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The Jumpers

Hans Christian Andersen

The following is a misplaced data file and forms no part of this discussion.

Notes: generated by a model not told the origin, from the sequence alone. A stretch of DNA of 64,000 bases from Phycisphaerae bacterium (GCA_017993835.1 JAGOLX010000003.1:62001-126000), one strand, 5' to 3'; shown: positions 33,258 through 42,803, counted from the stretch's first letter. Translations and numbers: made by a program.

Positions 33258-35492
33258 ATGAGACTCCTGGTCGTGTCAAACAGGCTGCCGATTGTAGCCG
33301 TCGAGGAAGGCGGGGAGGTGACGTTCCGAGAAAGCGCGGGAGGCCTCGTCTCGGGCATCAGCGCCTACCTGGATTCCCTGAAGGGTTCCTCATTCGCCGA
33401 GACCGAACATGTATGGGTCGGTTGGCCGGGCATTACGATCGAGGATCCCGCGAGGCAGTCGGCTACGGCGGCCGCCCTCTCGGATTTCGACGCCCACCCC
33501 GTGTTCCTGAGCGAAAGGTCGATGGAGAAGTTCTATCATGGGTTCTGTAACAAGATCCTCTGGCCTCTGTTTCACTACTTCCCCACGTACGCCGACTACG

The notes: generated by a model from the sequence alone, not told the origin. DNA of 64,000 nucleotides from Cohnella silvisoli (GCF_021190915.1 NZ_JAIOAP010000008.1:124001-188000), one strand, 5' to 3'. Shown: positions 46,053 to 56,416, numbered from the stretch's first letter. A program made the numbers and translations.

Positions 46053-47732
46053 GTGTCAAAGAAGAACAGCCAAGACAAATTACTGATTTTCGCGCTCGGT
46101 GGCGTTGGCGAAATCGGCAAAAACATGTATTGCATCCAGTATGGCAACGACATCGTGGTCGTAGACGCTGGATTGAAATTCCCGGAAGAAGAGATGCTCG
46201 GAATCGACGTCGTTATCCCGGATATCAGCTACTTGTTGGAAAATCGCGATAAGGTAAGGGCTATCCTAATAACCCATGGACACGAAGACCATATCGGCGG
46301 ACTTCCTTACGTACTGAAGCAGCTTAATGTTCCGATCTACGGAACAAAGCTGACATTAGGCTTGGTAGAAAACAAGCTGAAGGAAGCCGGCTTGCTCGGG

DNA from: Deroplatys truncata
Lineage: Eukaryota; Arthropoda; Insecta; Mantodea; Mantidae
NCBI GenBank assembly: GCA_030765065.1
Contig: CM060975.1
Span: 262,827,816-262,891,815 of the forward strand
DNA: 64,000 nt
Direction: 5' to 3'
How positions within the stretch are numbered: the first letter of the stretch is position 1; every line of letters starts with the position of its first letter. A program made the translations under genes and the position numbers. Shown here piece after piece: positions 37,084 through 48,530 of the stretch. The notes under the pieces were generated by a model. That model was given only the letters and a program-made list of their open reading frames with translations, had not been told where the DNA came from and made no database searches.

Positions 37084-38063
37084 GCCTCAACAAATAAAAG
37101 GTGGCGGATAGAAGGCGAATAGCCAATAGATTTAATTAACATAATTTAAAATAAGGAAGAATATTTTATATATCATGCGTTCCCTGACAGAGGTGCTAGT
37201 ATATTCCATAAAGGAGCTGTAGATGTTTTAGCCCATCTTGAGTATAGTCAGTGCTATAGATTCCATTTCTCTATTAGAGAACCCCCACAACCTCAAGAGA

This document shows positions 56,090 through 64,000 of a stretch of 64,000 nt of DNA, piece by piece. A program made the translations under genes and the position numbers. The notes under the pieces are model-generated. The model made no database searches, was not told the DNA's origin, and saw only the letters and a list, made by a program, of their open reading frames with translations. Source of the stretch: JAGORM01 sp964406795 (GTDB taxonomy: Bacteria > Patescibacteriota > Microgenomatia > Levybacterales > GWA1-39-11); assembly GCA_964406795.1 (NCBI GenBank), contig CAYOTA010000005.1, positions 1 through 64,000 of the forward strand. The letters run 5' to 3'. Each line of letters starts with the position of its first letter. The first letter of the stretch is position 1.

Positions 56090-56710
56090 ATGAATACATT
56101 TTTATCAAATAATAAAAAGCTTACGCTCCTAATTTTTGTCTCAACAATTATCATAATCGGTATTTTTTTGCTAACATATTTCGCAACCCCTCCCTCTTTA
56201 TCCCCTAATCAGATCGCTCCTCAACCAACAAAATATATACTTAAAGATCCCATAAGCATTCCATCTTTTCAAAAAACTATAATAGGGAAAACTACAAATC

The A-B-C Book The Angel Anne Lisbeth At the Uttermost Parts of the Sea Aunty Aunty Toothache "Beautiful" The Beetle The Bell The Bell Deep The Bird of Folklore The Bishop of Börglum and his Men The Bond of Friendship The Bottle Neck The Brave Tin Soldier The Buckwheat Butterfly The Candles Chicken Grethe's Family The Child in the Grave Children's Prattle Clumsy Hans The Comet The Court Cards The Cripple Croak! The Daisy Dance, Dance, Doll of Mine! Danish Popular Legends The Darning Needle The Days of the Week The Drop of Water The Dryad The Elder-Tree Mother The Elf Mound The Emperor's New Clothes Everything in its Proper Place Danish Popular Legends The Farmyard Cock and the Weathercock The Fir Tree Five Peas from a Pod The Flax The Flea and the Professor The Flying Trunk Folks Say - The Galoshes of Fortune The Gardener and the Noble Family The Garden of Paradise The Gate Key The Girl Who Trod on the Loaf The Goblin and the Grocer The Goblin and the Woman God Can Never Die Godfather's Picture Book Golden Treasure A Good Humor Grandmother Great-Grandfather The Great Sea Serpent The Happy Family Heartache Holger Danske Ib and Little Christine The Ice Maiden In the Children's Room In the Duck Yard It's Quite True! Jack the Dullard The Jewish Girl The Jumpers Kept Secret but not Forgotten The Last Pearl A Leaf from Heaven Little Claus and Big Claus The Little Green Ones Little Ida's Flowers The Little Match Seller The Little Mermaid Little Tuck Luck May Lie in a Pin Lucky Peer The Marsh King's Daughter The Metal Pig The Money Pig The Most Incredible Thing Moving Day The Naughty Boy The Neighboring Families The New Century's Goddess The Nightcap of the "Pebersvend" The Nightingale The Old Church Bell The Old House The Old Oak Tree's Last Dream The Old Street Lamp The Old Tombstone Ole Lukoie Ole, the Tower Keeper On Judgment Day Peiter, Peter, and Peer Pen and Inkstand The Penman The Phoenix Bird Picturebook Without Pictures A Picture from the Ramparts The Pigs The Poor Woman and the Little Canary Bird The Porter's Son The Princess and the Pea The Psyche The Puppet-show Man The Racers The Rags The Red Shoes The Rose Elf A Rose from Homer's Grave The Shadow The Shepherdess and the Chimney-Sweep She Was Good for Nothing The Shirt Collar The Silent Book The Silver Shilling The Snail and the Rosebush The Snowdrop The Snow Man The Snow Queen Something Soup on a Sausage Peg The Stone of the Wise Man The Storks The Storm Shifts the Signboards A Story A Story from the Sand Dunes The Story of a Mother The Story of the Year A String of Pearls Sunshine Stories The Swan's Nest The Sweethearts; or, The Top and the Ball The Swineherd The Talisman The Teapot There is a Difference This Fable is Intended for You The Thorny Road of Honor Thousands of Years from Now Thumbelina The Tinder Box The Toad The Traveling Companion Twelve by the Mail Two Brothers Two Maidens The Ugly Duckling Under The Willow Tree Urbanus A View from Vartou's Window Vänö and Glänö What Happened to the Thistle What Old Johanne Told What One Can Invent What the Old Man Does is Always Right What the Whole Family Said Which Was the Happiest? The Wicked Prince The Wild Swans The Will-o'-the-Wisps Are in Town The Windmill The Wind Tells about Valdemar Daae and His Daughters The World's Fairest Rose